1. Gravimetric Chemistry
For the general case, consider the conversion of molecule S with molecular mass 'S' Daltons, into a molecule T with molecular mass 'T' Daltons. Let 's' be the number of electrons in S, and 't' be the number electrons in T. Let 'e' be the mass of an electron in Daltons. Bearing in mind that, generally, atomic masses are determined by Mass Spectrometry, and so are inertial masses, then if electrons do have gravitational weight: 1 gram of S will be produce T/S grams of T. But if electrons have no gravitational weight: (S-se) grams of S will produce (T-te) grams of T. So then 1 gram of S will produce (T-te)/(S-se) grams of T if electrons have no weight
If x is the difference in weight of product T from 1 gram of S
So let us consider the reaction:
The principle is to find out what weight of BeF2 is produced from a weighed amount of Be.
Electrons only contribute about 548 micrograms per Gram Dalton, but balances are now commercially available that can measure 2.5 grams to an accuracy of 1 microgram, such as the Sartorius Cubis Ultramicro Balance MSA
With this reaction: we have
One would of course work with arbitrary but accurately weighed amounts of the reactants and scale the results accordingly. So if the values are scaled to consider the production of 1 gram of BeF2, the electrons would make a difference of -12.9 micrograms. Limiting the effects of impurities and interactions with the atmosphere and reaction vessels to values well below this would be a challenge, particularly as metallic Be in air becomes covered in a thin oxide layer, and F2 attacks nearly everything.
From equation 2, we appear to need to maximise the difference s/S - t/T, while minimising T/S. Hydrogen has s/S ≈ 1, but gases are hard to work with and weigh accurately. Other lighter elements have s/S ratios near 0.5, and the heavier elements have values approaching 92/238 ≈ 0.39. So we might try to drop the t/T ratio by using a reaction that converts between heavy elements to light elements, for example: reacting BeI2 with F2, and evaporating off the iodine and iodine fluorides produced, would give
One might alternatively consider other reactions involving the other stable mono-isotopic elements:
As can be seen, only four of these are non-metals, which severely limits our options. However, it is also possible to use compounds with multi-isotopic elements although the weights would be complicated by the isotopic ratios, which would need to be measured and allowed for.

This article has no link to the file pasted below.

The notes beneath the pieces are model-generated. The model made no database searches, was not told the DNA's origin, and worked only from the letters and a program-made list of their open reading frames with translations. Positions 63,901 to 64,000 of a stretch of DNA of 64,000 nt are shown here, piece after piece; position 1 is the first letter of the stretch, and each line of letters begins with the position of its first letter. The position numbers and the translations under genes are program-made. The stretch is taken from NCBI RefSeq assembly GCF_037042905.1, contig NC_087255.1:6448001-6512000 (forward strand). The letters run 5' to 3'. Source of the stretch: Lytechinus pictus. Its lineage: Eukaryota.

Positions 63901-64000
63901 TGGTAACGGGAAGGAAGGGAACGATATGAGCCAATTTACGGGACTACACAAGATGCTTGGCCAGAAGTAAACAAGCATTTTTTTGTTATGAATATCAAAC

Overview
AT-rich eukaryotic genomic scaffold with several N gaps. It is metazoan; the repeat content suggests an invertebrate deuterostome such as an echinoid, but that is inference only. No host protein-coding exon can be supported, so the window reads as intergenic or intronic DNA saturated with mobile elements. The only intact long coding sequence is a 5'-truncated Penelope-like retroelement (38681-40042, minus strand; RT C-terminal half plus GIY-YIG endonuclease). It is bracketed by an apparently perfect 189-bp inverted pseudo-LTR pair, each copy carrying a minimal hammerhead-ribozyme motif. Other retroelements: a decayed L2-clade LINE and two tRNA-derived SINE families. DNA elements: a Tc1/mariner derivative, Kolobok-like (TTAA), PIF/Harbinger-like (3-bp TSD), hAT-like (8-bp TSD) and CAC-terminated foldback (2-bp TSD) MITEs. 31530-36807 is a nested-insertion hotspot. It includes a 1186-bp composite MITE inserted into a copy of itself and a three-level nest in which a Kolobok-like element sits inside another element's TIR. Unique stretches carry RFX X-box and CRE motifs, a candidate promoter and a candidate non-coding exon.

2. Beam sag
Consider a vacuum tube L metres long with an electron gun at one end accelerating an electron beam by some voltage V striking a phosphorescent screen at the other end. If electrons have a gravitational weight proportional to their inertial mass: the beam will sag due to the electrons falling by gravity as they fly from one end of the tube to the other.
The amount of sag can be calculated by noting that the electrons will have an energy of
So the time of flight travelling L metres will be
The result varies as the square of the tube length and inversely with the accelerating voltage. The minimum voltage will be determined by the thermal distribution of electron velocities as they leave the cathode of the electron gun.
If the cathode temperature is T Kelvin, the electrons will have a range of velocities about a median which is the equivalent of a voltage Vc where
These considerations suggest that this way of determining the weight of electrons may just be on the limit of feasibility, but would require the building of extensive and expensive apparatus.
All the above considerations suggest that gravimetric chemistry is a better way of determining the weight of electrons than using beam sag. The gravimetric chemistry method is probably feasible with available equipment and materials, but would require very pure reactants, ideally 99.9999% pure, very careful handling, and possibly the use of inert atmospheres.
written 26 August 2014, updated 17 November 2018